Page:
What was the purpose of the books?
Yes, books in the plural, because Christine Stampe was the youngest of three sisters, and Grandfather Drewsen and his friend Hans Christian Andersen made a picture book for each of them.
Rigmor's is from 1852 and is now in Norwegian ownership. Astrid's is from 1853, when she was only one year old - it returned to its original home when Peter Stampe-Holst, owner of Nysø, the family estate near Præstø, acquired it in 1958 at one of the largest auctions of the period. Today it belongs to Odense City Museums.
Apart from the work on the pictures, both Drewsen and Andersen also contributed texts. It is easy to see whether the handwriting is Andersen's - large and rather sprawling - or Drewsen's, which is smaller and neater (see for example Plates 99 and 98). Whether Andersen may have composed some of the verses penned in Drewsen's hand is hard to say. However, it must be assumed that the work as a whole was predominantly done by Grandfather Drewsen, who in a letter to his poet friend in 1857 mentioned his growing delight in seeing pictures and making picture books for the little ones.
Common to all three scrapbooks is their total disorder, which has even led to the separation of large coherent sheets (see, for example, Plates 34 and 107). The aim has been to amuse rather than provide useful information. And in some places quite unchildish attitudes are revealed, such as 'the participants' in the royal menu (Plate 105) and, worse, the treatment of a deeply serious historical scene (Plate 81) must have been by mutual consent - and intended for grown-ups!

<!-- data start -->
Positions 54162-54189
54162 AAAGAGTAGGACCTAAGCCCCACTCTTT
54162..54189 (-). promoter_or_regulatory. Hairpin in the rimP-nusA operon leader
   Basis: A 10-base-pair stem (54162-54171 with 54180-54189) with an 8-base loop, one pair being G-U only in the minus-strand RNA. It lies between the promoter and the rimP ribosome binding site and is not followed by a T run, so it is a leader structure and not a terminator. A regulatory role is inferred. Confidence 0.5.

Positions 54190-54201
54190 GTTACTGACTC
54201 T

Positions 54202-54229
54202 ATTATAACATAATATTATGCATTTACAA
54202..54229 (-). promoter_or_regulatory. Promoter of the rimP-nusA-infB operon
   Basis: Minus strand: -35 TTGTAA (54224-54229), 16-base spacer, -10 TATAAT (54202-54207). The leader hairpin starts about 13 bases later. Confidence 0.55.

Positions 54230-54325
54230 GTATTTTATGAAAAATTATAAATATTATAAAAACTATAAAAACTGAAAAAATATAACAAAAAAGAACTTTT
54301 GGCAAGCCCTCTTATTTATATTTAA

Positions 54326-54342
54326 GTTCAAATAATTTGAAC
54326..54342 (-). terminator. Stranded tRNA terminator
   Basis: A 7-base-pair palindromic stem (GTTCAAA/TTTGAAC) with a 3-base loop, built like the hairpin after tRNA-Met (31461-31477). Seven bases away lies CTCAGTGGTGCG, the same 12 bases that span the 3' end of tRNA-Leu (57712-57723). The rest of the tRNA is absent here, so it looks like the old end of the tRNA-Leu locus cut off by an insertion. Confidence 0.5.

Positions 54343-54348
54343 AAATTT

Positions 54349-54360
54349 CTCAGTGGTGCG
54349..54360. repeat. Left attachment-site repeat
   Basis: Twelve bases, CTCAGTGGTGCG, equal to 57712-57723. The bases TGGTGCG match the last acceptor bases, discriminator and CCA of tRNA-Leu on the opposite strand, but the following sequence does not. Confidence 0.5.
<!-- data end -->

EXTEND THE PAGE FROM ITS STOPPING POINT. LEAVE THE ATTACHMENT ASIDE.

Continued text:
What about the silhouettes?
There are only a few, but they are important. Plate 11 has a whole collection of Andersen's favourite figures: mermaids and swans. Plate 18 has a troll, rather unnecessarily guarded by four soldiers. Plate 59 has perhaps the most distinguished of many silhouettes of dancers, though unfortunately also burdened with various decorations. Plate 80 has a light and delicate landscape and again two of Andersen's favourites, the swan and the stork. And finally, Plate 91 shows dancers, meant to be folded so that they could be stood up. Andersen cut many silhouettes, often for the entertainment of others and perhaps accompanied by a little story about what kind of picture was coming now. On the other hand this scrapbook contains none of the drawings which Andersen also made, about 300 of which are known; until about 1830 they were of various imaginary beings, later only of buildings and districts. It was in his paper-cuts that he gave his imagination free rein.
Translated by David Hohnen